Updating the Doomschain Clock

With the announcement of Blythe's resignation from DAH, I am revising the doomschain clock upwards to 2 confirmations.

As zero people of my twitter profile know, I have had this cheeky tagline of "just one confirmation away from the private blockchain revolution." The doomschain clock is modeled after the doomsday clock nuclear scientists invented as their best estimate of the time until nuclear war occurred and all the catastrophic things associated with it. 

For both clocks, I hope neither of these outcomes come to pass.

Distributed ledger technology is nonsense. For anyone who has had to sit through a distributed systems class, it should be obvious that the long history and successful buildout of resilient distributed system capabilities is a superset of distributed ledger technology, and was around way way before the Satoshi paper.

I had people implore me -- but now we can distribute a ledger across many different systems. What the hell do you think facebook does with your photos? Store it on one hard drive? Do you think Google stores your email on one server? This problem has been solved for a long time. And yes, a ledger is not that hard to store in multiple places.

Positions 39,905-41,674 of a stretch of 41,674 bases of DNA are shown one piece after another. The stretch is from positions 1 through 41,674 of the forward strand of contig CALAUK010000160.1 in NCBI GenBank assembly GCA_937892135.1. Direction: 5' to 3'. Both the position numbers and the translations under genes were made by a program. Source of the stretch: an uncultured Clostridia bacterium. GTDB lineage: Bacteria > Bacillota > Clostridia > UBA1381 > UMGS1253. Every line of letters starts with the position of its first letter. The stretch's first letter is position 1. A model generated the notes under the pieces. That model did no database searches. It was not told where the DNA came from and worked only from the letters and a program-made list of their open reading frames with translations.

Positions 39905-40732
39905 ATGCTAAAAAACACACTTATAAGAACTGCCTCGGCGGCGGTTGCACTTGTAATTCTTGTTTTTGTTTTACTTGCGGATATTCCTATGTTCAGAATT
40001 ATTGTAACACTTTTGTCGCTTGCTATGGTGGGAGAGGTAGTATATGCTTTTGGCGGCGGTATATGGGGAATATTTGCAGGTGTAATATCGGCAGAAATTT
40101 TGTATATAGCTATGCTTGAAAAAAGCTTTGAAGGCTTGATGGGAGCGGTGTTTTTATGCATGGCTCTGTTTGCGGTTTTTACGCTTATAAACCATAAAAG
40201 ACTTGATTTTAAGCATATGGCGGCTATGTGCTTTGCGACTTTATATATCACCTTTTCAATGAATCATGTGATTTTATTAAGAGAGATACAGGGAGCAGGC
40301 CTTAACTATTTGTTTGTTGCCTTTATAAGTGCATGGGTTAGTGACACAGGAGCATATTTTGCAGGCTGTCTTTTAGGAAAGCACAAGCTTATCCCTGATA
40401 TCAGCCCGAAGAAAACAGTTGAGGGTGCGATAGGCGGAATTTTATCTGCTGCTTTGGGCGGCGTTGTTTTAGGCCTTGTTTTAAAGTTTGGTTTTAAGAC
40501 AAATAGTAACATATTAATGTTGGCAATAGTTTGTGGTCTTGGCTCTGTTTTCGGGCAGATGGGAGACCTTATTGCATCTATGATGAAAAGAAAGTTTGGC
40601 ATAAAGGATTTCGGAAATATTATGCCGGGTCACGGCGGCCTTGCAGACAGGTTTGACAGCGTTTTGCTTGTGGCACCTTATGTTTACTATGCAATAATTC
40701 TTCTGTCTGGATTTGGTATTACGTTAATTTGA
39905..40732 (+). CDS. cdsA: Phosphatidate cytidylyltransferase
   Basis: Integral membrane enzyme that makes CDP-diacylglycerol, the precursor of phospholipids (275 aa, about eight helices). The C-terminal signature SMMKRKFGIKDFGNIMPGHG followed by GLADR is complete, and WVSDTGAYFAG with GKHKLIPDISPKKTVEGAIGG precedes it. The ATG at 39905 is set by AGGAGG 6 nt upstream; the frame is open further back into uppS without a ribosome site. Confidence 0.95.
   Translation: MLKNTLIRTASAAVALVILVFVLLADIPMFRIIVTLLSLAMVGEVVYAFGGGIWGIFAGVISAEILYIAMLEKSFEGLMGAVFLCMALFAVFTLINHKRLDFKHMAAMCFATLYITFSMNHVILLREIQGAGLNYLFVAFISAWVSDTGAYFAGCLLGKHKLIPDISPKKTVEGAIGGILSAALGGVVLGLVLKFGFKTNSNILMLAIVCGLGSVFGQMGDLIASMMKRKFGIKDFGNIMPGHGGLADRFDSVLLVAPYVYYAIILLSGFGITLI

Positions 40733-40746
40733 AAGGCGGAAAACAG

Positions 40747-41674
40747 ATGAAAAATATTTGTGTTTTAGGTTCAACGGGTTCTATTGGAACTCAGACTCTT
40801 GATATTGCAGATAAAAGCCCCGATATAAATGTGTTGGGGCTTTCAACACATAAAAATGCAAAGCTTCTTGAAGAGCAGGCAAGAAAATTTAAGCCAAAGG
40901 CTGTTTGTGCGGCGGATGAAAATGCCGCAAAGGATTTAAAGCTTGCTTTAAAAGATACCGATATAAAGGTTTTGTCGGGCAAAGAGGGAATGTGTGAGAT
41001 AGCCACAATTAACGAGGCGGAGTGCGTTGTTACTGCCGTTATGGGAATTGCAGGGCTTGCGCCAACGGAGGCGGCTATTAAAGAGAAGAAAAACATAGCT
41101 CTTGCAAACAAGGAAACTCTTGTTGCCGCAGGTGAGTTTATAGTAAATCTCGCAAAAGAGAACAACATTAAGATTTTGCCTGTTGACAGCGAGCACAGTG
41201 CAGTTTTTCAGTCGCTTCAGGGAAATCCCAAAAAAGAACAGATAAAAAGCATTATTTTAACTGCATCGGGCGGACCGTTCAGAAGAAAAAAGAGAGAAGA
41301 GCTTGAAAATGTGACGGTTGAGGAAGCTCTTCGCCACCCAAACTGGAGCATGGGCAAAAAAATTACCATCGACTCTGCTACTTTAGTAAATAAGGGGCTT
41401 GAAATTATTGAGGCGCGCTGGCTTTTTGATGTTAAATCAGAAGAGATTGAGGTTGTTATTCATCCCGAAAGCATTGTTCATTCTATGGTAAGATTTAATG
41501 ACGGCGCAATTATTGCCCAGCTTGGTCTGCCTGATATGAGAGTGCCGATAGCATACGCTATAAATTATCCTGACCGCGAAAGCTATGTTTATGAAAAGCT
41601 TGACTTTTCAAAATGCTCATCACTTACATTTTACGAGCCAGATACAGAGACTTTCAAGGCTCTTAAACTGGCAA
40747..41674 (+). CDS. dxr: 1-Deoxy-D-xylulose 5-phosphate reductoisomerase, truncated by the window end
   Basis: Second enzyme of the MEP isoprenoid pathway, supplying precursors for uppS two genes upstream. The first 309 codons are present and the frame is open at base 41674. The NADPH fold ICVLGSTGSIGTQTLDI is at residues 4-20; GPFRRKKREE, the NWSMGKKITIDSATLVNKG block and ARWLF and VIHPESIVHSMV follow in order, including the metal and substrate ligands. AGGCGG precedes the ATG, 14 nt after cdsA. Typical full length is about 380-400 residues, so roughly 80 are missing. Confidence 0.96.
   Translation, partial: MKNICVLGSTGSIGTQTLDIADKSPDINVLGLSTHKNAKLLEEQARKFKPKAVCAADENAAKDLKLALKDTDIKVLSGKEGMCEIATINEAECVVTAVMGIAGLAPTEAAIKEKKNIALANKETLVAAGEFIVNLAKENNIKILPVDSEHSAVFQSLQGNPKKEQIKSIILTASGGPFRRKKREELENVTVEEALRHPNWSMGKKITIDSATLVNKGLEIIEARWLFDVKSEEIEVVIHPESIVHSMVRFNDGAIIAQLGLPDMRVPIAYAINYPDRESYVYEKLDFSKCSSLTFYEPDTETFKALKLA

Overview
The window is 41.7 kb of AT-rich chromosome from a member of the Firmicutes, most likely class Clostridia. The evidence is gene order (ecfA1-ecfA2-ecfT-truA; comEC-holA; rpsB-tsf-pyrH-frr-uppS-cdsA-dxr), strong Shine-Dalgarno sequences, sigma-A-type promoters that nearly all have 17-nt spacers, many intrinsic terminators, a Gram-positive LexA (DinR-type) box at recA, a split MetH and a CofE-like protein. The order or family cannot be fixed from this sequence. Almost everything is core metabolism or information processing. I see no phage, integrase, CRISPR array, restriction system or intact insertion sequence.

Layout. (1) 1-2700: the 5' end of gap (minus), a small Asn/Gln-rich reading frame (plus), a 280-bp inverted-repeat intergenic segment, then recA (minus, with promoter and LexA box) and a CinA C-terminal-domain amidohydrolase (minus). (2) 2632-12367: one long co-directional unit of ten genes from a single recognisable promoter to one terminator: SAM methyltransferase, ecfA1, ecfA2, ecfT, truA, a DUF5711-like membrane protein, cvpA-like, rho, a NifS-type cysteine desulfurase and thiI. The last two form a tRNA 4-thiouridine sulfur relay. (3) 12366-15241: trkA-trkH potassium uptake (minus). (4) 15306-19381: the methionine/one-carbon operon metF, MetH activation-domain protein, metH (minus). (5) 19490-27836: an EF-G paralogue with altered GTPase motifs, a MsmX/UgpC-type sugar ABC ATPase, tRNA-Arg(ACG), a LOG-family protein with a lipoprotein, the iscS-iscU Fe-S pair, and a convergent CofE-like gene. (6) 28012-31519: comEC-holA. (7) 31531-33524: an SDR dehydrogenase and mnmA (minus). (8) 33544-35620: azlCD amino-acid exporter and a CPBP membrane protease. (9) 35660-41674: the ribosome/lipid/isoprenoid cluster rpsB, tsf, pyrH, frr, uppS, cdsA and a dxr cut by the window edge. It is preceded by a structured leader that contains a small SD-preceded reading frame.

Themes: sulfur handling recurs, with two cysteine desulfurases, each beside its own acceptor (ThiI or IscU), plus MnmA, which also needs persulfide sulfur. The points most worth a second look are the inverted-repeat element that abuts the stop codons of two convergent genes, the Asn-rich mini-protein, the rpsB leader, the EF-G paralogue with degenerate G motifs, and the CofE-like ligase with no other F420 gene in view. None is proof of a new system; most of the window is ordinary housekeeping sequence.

I cannot stand the years of my life wasted in board meetings with morons lecturing me about how private blockchains are going to revolutionize backoffice technology and suck the air out of the ecosystem for things like Bitcoin. They were right about one thing -- they did suck the air out of the ecosystem for a few years, drawing away valuable investment capital that could have been used for legitimate projects in public blockchains. That's why I'm so angry that this waste of time phenomenon has occurred -- it likely put the real industry back by 2+ years.

Private blockchains are a dumb solution looking for no problem.

Here's the real deal. Wall street backoffice technology isn't historically inefficient because they didn't have access to magical blockchains. Wall street technology sucks because they marginalize technologists. The "business guys" rule -- traders, bankers, these are the "front office" guys. Everyone else doing the work of recordkeeping and coding are called "back office", and they are treated and paid horribly. I've worked on trading floors where traders will throw footballs at the heads of nerdy programmers who are cluelessly being made fun of. 

So yeah, fix that problem first. Blockchain can't. Meanwhile, these suits will continue trying to decipher one of the greatest mysteries in modern science -- why a bond transaction takes 27 days to settle.